µ opioid receptor agonism for L-DOPA-induced dyskinesia in Parkinson’s disease

Erwan Bezard, Qin Li, Heather Hulme, Elva Fridjonsdottir, Anna Nilsson, Elsa Pioli, Per E. Andren, Alan R. Crossman
J. Neurosci.. 2020-07-20; : JN-RM-0610-20
DOI: 10.1523/JNEUROSCI.0610-20.2020

PubMed
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Bezard E(1)(2)(3)(4), Li Q(3)(4), Hulme H(5)(6), Fridjonsdottir E(5), Nilsson A(5)(6), Pioli E(3), Andren PE(5)(6), Crossman AR(3).

Author information:
(1)Univ. de Bordeaux, Institut des Maladies Neurodégénératives, UMR 5293, 33000 Bordeaux, France .
(2)CNRS, Institut des Maladies Neurodégénératives, UMR 5293, 33000 Bordeaux, France.
(3)Motac Neuroscience, Manchester, M15 6WE, United Kingdom.
(4)Institute of Lab Animal Sciences, China Academy of Medical Sciences, 100021 Beijing, China.
(5)Medical Mass Spectrometry Imaging, Department of Pharmaceutical Biosciences, Uppsala University, Box 591, SE-75124 Uppsala, Sweden.
(6)Science for Life Laboratory, National Resource for Mass Spectrometry Imaging, Uppsala University, Box 591, SE-75124 Uppsala, Sweden.

Parkinson’s disease (PD) is characterized by severe locomotor deficits and is
commonly treated with the dopamine precursor L-DOPA, but its prolonged usage
causes dyskinesias referred to as L-DOPA induced dyskinesia (LID). Several
studies in animal models of PD have suggested that dyskinesias are associated
with a heightened opioid co-transmitter tone, observations that have led to the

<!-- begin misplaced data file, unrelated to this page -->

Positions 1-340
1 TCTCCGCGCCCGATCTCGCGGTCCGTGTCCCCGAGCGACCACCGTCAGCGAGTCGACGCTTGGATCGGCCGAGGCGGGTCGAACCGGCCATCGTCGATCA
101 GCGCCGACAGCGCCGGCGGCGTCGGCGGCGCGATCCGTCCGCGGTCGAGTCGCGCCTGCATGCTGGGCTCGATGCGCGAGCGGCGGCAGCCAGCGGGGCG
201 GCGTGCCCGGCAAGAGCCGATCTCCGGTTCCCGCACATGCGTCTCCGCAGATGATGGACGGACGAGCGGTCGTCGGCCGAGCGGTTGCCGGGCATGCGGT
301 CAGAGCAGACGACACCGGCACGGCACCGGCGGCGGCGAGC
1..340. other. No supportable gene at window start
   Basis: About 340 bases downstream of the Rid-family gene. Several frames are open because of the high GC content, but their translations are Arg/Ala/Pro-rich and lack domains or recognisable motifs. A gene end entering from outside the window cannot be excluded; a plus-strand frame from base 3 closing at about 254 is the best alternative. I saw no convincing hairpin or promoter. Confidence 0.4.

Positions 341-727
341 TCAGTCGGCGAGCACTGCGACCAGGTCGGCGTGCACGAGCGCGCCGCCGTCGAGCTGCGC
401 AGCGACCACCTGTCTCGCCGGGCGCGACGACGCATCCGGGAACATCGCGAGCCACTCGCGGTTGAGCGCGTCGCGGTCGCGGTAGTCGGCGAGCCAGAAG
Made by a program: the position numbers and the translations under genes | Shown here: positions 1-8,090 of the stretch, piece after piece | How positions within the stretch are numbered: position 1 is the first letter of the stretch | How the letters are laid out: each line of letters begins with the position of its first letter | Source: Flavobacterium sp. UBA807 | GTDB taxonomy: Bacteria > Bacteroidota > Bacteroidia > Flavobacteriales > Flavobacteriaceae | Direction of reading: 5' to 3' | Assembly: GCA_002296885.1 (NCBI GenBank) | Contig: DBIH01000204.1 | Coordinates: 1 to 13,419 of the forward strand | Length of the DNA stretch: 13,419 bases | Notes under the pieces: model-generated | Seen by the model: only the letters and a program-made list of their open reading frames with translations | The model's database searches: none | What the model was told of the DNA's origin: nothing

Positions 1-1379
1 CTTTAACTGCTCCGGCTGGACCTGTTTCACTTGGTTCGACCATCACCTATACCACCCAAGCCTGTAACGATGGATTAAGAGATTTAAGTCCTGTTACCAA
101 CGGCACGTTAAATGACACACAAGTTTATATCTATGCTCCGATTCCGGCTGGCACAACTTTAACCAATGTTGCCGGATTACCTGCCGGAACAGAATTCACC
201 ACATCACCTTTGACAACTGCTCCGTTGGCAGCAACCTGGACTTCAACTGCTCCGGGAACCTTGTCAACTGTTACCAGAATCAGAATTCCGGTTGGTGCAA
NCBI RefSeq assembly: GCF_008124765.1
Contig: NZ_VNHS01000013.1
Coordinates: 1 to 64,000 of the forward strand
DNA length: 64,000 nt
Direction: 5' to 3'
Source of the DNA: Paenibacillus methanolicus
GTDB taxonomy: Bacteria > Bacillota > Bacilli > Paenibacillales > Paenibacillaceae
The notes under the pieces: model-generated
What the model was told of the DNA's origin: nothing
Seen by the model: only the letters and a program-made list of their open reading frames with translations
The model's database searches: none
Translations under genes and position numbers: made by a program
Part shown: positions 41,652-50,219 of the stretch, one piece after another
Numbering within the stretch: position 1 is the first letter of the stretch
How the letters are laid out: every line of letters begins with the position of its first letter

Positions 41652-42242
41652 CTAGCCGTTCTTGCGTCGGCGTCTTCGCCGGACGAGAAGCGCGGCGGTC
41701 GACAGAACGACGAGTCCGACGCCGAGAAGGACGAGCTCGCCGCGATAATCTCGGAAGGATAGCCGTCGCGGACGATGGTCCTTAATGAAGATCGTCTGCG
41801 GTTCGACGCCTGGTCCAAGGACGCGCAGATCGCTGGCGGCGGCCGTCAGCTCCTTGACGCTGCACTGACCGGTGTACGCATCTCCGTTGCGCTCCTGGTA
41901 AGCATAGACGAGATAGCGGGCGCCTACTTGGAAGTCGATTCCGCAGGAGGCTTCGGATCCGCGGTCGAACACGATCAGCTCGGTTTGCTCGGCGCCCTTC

notion of a LID-related hyperactive opioid transmission that should be corrected
by µ opioid receptor antagonists. Reports that both antagonists and agonists of
the µ opioid receptor may alleviate LID severity in primate models of PD and LID,
together with the failure of non-specific antagonist to improve LID in pilot
clinical trials in patients, raises doubt about the reliability of the available
data on the opioid system in PD and LID. After in vitro characterization of the
functional activity at the µ opioid receptor, we selected prototypical agonists,
antagonists and partial agonists at the µ opioid receptor. We then showed that
both oral and discrete intracerebral administration of a µ receptor agonist, but
not of an antagonist as long thought, ameliorated LIDs in the gold-standard
bilateral MPTP-lesioned female macaque model of PD and LID. The results call for
a re-appraisal of opioid pharmacology in the basal ganglia as well as for the
development of brain nucleus-targeted µ opioid receptor agonists.SIGNIFICANCE
STATEMENTµ opioid receptors have long been considered as a viable target for
alleviating the severity of L-DOPA-induced hyperkinetic side-effects, induced by
the chronic treatment of Parkinson’s disease motor symptoms with L-DOPA.
Conflicting results between experimental parkinsonism and PD patients, however,
dampened the enthusiasm for the target. Here we reappraise the pharmacology and
then demonstrate that both oral and discrete intracerebral administration of a µ
receptor agonist, but not of an antagonist as long thought, ameliorates LIDs in
the gold-standard bilateral MPTP-lesioned macaque model of Parkinson’s disease,
calling for a re-appraisal of the opioid pharmacology as well as for the
development of brain nucleus-targeted µ receptor agonists.

 


Auteurs Bordeaux Neurocampus